These days, nearly all shoppers run CARFAX reports before buying a used car. Such reports can display nearly anything, from a car's previous location to details about its maintenance. Sometimes, however, they can be confusing. What, for example, is a "corporate fleet vehicle," which is displayed on many reports? And what's a "program car?" We have a few answers to help drivers understand these terms.

Corporate Fleet Vehicle

If you see "corporate fleet vehicle" on a report, you're forgiven for being worried. You probably think the car you're considering has been used as a rental car, a taxi, or in another situation where maintenance may not be the first priority. But don't worry: The designation of corporate fleet vehicle isn't necessarily a bad thing.

In most corporate fleet vehicle CARFAX designations, the vehicle was simply leased rather than purchased. The reason it displays as "corporate" is that a leasing company -- and not an individual -- technically owns the car. So most corporate fleet vehicles didn't see hard use as commercial vehicles but rather were normal leases that anyone could get from a dealership.

That said, some corporate fleet vehicles actually were used for business purposes. Sometimes CARFAX will note such cars were registered as "commercial vehicles," but that isn't always the case. Therefore, it's best to get a full mechanical inspection before making a purchase.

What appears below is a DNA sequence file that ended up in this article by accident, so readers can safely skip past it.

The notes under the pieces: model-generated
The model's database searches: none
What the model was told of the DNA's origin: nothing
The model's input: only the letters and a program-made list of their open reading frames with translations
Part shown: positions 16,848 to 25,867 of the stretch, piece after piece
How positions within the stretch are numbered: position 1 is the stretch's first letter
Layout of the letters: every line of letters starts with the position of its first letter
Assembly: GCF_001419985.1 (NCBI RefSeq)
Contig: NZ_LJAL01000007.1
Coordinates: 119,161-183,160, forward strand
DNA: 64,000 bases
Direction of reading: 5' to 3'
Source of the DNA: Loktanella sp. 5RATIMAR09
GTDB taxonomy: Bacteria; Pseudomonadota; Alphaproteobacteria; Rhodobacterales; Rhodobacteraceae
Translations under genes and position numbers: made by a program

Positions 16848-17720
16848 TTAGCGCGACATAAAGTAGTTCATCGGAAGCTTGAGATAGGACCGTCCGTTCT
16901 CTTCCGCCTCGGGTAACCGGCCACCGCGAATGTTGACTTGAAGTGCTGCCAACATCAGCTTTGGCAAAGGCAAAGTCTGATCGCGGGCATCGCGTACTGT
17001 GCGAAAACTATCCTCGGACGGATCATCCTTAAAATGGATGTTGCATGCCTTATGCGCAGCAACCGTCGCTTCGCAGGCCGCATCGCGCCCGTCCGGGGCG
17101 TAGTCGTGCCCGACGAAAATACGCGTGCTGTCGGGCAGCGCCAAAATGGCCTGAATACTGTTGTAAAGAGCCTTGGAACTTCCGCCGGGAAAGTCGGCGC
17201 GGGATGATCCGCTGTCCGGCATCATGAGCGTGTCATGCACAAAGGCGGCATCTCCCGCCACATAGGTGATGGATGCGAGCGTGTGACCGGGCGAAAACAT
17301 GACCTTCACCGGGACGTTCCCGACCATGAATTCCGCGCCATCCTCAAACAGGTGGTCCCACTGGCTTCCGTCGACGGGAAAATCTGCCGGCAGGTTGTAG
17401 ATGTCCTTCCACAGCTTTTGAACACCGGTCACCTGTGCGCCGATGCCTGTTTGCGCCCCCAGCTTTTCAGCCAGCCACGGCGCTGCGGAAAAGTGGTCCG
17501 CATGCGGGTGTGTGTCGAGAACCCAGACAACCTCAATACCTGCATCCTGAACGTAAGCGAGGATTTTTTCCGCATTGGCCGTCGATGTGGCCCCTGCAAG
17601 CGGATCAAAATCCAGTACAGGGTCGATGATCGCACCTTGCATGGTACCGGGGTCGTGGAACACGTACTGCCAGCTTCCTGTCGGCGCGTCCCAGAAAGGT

Program Car

If you've seen the term "program car" or "registered as a program vehicle" on CARFAX, this is different from a corporate fleet vehicle. Automakers usually drive program cars as company cars for their own employees. Sometimes these cars aren't titled, meaning they can drive several thousand miles before technically becoming "new" cars. That makes them a good deal for shoppers who want a new car at a good discount.

Program cars also may have been used as press vehicles or for automaker events. Since a car can gather early wear this way, we also recommend an inspection on any former program cars.

CARFAX Can't Be Perfect

One last reminder to shoppers: CARFAX reports aren't perfect. They can be a great tool for establishing your vehicle's history and discovering any past events from earlier drivers. But nothing can take the place of a mechanical inspection from a trusted mechanic.

Equifax and CARFAX both provide services to customers

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Doug DeMuro has a wide range of automotive industry experience, from work at a Ferrari dealership to a manager for Porsche North America. A lifelong car enthusiast, Doug's eclectic vehicle purchases include a Porsche 911 Turbo, an E63 AMG wagon, an old Range Rover and a Mercedes Benz G-wagen.

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